Veliky Novgorod

Veliky Novgorod is located 200km south from St. Petersburg, two hours by train; for us it was the ideal place to have a rest after visiting mainly big cities so far. We decided to spend one night there and we did well! A real Russian grandmother (babushka) was waiting for us on a rainy Sunday; we felt like when we were children and our grandmas used to give us sweets and attention.

Both of us thought that there was only one Kremlin, the one in Moscow, but we discovered Kremlins in many others Russian cities. Actually, the Kremlin means fortress in Russian, it’s a central complex of historical Russian cities surrounded by walls like a medieval hamlet in Europe. It’s the center of political and religious power and common people could not live inside, that’s why there are only churches and the government palace.

The most important construction of Novgorod’s Kremlin is the Cathedral of Holy Wisdom also known as St. Sophia Cathedral. It was built between 1045 and 1050 and it’s the first structure that represented the original features of Russian architecture: austere stone wall and five helmet-like domes. The simplicity of its facades contrasts with the richness of the interior, where the golden Icons and the frescos remember us the power of religion. It’s by the intercession of the Icons (generally a flat panel painting depicting a holy being or object such as Jesus, Mary, saints, angels, or the cross) that people can “communicate” with God. Devotes are mainly women; they pray in front of the Icon, they touch it and make a vote; they made the cross sign three times with the right hand before going away without give their backs to the Icon. In churches only women must cover the head with a scarf. The sanctuary is behind the iconostasis (wall of icons) which has three doors; one of them is opened only during the celebration and in Eastern week. There are no chairs in the church because only the king and sick people could sit: the first in a throne on the right of the iconostasis, the seconds in some banks in the back. By the way it’s the best place to sit and read the guide where there are too many tourists around.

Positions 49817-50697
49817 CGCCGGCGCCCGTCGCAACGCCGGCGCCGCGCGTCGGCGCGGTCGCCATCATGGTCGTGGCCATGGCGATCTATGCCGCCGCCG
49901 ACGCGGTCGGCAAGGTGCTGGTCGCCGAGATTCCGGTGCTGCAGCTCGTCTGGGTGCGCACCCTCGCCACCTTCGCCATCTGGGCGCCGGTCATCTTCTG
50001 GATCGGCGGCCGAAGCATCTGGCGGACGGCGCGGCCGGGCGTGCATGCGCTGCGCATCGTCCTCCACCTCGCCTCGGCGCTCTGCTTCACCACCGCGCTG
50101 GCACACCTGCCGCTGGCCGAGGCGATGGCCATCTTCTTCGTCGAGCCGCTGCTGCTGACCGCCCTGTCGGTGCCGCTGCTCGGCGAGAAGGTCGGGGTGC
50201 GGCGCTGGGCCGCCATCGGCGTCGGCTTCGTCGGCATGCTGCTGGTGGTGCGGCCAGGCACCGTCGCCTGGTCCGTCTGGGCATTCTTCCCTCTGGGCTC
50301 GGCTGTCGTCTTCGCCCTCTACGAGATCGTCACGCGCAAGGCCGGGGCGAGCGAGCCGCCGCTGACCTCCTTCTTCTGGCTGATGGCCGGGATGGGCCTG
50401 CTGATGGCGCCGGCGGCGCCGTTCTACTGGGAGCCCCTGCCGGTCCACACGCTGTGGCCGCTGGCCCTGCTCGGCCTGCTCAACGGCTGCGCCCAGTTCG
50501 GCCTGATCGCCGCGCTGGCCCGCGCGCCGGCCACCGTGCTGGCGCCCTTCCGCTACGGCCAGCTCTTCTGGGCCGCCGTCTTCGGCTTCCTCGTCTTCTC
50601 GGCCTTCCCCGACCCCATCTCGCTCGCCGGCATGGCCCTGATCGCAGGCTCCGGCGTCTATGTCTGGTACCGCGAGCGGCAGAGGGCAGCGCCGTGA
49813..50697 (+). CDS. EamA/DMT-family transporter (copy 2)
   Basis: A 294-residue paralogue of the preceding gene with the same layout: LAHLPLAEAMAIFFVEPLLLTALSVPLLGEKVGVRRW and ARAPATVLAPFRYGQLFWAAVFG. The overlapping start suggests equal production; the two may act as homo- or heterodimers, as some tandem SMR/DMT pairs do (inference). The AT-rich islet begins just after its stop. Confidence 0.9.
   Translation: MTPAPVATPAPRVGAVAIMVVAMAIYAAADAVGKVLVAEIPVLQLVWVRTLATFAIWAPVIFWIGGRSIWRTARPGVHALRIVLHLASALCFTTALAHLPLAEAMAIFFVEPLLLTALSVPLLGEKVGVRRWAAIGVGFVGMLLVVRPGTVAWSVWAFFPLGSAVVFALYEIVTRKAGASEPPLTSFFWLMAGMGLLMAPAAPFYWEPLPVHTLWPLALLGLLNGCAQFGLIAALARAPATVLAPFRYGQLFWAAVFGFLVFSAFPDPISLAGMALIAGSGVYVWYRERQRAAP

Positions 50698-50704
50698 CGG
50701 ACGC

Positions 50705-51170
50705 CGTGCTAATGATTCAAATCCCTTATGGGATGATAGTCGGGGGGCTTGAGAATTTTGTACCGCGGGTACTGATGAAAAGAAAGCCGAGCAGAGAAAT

We also explored the left side of the city on the other side of the river. Smalls houses, churches and… the Central Market! (Normally when we are visiting a new town, one of our must see is its central market); we can find locals (again most of them are women) who are glad to speak with us and, even if we do not understand anything they are kind and open. Here in Novgorod one of these ladies offered us some homemade tvorog (a kind of cheese we could classify as something in between the cottage and ricotta) with cream: delicious! Our kind sellers do not smile a lot and they rarely let themselves be taken in photos, but two or three words in our poor Russian made them laugh and feel more comfortable.  Cadu is the master of the “niet parusski” (no Russian speaking) approach: almost no one could resist to his Brazilian accent!

Temperature was still cold but the sun put its nose out of the clouds and we found a way to bargained the price to rent two bikes. Cars, busses and camions drive very fast here in Russia, we were a little bit scared of being 5 Km on the road so we pedaled as faster as we could against the wind to reach sane and safe the most beautiful monastery we ever saw. The Yurev Monastery is on the Volchov’s  shore; the turquoise bulbs of the Cathedral of the Resurrection of the Cross contrast with the white of the wall and the green of trees and grass. Some others all white buildings for the monks and the garden complete this peaceful scene.

Babushka was at work when we left home. We took some photos of the apartment before going towards our first overnight train adventure! Direction Moscow!

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